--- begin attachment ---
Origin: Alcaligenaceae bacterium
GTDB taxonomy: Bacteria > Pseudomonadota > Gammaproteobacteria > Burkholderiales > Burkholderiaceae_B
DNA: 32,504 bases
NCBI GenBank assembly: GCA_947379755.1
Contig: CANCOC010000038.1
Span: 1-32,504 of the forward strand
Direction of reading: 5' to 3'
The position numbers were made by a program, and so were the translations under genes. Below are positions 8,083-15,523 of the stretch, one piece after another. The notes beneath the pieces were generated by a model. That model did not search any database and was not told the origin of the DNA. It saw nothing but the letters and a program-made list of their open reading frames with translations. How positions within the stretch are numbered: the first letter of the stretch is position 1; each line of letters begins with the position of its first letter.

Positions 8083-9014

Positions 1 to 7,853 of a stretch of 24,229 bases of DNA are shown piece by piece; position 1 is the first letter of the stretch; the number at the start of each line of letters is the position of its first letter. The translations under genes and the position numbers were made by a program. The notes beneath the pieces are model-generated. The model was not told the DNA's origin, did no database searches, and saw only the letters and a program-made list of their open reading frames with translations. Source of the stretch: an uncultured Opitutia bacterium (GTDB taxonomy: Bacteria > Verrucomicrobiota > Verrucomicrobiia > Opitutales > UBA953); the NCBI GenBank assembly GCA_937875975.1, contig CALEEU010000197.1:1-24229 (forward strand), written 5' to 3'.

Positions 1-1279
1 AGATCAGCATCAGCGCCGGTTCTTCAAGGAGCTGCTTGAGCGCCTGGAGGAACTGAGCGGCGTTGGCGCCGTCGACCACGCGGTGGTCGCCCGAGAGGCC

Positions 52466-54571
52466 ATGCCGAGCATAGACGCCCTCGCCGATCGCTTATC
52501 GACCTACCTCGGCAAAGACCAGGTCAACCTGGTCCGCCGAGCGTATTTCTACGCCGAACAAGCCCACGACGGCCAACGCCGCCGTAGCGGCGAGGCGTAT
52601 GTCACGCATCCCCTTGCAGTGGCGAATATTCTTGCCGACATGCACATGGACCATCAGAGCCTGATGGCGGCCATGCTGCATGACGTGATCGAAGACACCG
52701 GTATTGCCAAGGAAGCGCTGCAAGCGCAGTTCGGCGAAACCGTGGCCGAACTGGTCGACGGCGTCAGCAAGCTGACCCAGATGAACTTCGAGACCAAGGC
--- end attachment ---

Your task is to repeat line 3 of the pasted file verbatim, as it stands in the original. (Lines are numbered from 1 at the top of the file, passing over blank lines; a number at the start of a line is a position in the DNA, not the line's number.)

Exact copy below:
DNA: 32,504 bases